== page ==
Q: I’ve heard you say that risk management should be viewed as a revenue optimizer as opposed to an expense line. Can you explain that?
A: When the risk group shows up, nobody ever goes, “Oh Great! You’re here!” Because it costs time and money. It’s hard to keep clients in risk because nobody in banking like or care for the risk people. If banks were to embrace risk folks a little more, and realize that we are not here to tell you how to operate your business, but rather help set up guardrails for them and protect them from getting severely hurt. That’s the optimization, the risk-reward paradigm.
Q: Tell me a little bit about your hobbies and interests outside of the workplace?
A: Where do I start? I don’t have enough hours in the day to do all my hobbies. I’m always active. I love the long summer days when I get up before dawn and go to bed way late. I don’t need a lot of sleep. I’m a season ticket holder for Penn State. I spend six hours in a car one way to go to football games. I exercise every morning, I love the outdoors. Fishing, hunting, and all that type of stuff, and I love cars too. I’m fortunate enough to be married to a woman for thirty-one years who actually, not only lets me get away with liking cars but now she loves cars. She actually just bought a car that we saw at a car show while I was away a couple of weeks ago, and she got a personalized license plate that says “CARCHICK.”
Q: What kind of car is it?
A: It’s nothing I would ever expect, I had never even seen one before. It’s an Infiniti Q60 S. 400 horsepower, all wheel drive, twin turbo car. She bought it for commuting.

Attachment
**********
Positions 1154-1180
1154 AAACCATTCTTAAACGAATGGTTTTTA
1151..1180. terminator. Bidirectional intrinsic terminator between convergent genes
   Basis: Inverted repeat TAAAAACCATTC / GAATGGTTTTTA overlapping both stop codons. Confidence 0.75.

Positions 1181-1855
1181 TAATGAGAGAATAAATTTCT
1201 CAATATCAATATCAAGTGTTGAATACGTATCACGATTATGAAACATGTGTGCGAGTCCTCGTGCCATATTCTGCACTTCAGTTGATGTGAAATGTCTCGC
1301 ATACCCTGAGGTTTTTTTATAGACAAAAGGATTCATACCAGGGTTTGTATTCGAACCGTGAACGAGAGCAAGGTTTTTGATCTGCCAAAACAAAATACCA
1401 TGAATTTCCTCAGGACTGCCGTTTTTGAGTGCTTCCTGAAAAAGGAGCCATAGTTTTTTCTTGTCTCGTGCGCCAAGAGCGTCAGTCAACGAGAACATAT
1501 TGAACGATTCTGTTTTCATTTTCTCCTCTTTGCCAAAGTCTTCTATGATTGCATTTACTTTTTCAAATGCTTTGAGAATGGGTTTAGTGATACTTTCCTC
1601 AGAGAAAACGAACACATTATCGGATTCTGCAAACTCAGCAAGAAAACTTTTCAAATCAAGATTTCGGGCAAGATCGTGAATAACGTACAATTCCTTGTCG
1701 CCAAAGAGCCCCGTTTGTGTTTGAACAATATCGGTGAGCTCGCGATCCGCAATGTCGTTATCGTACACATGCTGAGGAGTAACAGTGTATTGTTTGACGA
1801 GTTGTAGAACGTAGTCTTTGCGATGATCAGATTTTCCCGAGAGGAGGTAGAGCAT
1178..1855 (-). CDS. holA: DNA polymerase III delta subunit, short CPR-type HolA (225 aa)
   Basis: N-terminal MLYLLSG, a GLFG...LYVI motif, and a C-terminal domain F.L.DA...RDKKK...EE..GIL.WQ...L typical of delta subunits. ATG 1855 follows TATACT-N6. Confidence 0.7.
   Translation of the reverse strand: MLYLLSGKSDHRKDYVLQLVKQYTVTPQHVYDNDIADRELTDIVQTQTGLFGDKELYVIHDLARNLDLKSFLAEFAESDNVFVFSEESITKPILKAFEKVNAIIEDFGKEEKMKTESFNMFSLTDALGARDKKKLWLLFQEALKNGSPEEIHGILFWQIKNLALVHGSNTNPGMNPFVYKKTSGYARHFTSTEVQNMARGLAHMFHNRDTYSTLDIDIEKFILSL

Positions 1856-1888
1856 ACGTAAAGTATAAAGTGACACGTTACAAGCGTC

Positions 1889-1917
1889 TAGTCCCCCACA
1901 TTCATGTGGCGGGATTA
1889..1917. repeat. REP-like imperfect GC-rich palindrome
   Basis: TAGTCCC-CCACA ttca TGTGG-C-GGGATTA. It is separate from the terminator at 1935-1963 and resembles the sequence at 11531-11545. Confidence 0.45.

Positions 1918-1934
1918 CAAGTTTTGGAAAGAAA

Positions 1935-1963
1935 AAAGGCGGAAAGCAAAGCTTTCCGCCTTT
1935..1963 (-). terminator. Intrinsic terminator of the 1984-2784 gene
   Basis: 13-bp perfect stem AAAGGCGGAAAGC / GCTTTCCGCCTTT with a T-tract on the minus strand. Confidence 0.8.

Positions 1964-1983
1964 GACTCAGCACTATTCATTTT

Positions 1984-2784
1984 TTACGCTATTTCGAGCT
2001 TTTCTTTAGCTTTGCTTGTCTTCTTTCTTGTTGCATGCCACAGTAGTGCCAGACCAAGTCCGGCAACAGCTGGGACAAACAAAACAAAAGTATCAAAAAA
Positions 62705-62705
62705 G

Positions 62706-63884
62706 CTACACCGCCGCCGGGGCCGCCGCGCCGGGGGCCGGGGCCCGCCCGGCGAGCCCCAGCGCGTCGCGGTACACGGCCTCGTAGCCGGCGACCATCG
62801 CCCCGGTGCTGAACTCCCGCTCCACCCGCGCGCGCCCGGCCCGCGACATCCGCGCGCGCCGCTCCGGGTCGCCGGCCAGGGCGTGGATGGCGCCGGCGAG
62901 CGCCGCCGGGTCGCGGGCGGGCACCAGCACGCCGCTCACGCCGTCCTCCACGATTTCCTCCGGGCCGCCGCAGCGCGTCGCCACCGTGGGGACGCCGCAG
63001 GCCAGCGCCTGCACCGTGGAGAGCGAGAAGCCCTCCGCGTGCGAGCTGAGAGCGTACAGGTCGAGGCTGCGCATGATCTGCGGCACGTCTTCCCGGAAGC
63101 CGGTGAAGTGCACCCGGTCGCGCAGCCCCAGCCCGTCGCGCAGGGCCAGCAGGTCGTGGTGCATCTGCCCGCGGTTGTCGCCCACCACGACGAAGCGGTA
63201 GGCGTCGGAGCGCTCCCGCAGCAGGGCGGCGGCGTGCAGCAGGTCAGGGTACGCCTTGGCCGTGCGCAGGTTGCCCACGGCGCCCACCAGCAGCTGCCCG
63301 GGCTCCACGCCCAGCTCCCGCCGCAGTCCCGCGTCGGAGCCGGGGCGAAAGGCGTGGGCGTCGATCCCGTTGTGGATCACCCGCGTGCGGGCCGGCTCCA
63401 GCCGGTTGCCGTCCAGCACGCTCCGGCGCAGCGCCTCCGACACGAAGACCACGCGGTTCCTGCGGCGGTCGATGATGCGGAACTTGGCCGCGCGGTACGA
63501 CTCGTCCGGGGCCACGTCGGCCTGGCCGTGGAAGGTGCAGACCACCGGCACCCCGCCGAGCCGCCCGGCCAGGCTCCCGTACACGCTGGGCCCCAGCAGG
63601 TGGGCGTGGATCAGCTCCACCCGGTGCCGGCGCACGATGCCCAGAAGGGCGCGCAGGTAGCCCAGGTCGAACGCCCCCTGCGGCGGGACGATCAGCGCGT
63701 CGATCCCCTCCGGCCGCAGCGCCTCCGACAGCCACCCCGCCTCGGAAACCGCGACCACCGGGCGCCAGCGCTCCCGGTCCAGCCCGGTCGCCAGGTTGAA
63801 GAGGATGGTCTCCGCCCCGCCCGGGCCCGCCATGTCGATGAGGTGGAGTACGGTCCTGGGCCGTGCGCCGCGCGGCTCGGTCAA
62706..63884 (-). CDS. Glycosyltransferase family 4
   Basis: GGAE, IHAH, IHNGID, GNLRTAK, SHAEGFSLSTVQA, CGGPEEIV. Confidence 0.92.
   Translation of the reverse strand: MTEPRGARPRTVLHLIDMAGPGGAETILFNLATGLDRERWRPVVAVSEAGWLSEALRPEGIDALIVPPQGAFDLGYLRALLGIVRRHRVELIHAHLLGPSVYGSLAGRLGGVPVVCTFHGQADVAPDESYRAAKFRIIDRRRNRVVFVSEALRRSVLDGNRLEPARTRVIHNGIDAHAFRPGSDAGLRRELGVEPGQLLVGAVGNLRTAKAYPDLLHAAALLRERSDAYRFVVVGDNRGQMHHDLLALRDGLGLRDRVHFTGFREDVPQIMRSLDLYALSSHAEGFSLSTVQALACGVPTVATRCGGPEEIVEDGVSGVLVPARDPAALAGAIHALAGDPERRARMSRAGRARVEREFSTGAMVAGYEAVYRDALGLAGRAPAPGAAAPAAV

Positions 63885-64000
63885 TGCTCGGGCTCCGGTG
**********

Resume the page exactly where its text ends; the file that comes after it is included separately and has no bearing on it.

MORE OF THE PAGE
Q: Word is that you have an African Grey Parrot. Is there a story there?
A: So, after we got married my wife and I were living in a condo in Connecticut and we couldn’t have dogs. I had always liked this TV series called Baretta. He was a detective and he always had a parrot, Fred, with him. I always thought it was cool. There was a pet shop by my office and I started fooling around saying if we can’t have a dog, how about a parrot? Well, this was before the internet, so the shop guy told me he could live for fifteen or twenty years. Okay, I took the guy’s word for it and come to find out the type of parrot I have can live for sixty-five years or more! I got him as a chick, so he’s thirty-one years old. He’s as old as our marriage and he has the vocabulary of a three-year-old. Even the dogs listen to him. I’ll open the door and he whistles for the dogs to come. It’s great!
Q: Last question, in terms of working for MountainView Risk & Analytics, what are some of your favorite parts about the organization?
A: Meeting everybody and helping people out! I always say, our biggest competitor likes to get in front of the board of directors and stuff like that, and I always tell my customers that my job is to make them look good. I want to give them everything they need to do their job and make themselves look good in their organization. I don’t need them to bring me in to do it for them, I need to support them as their back-office support to help them look like they make good choices and help them make better choices and move forward after they’ve been with us.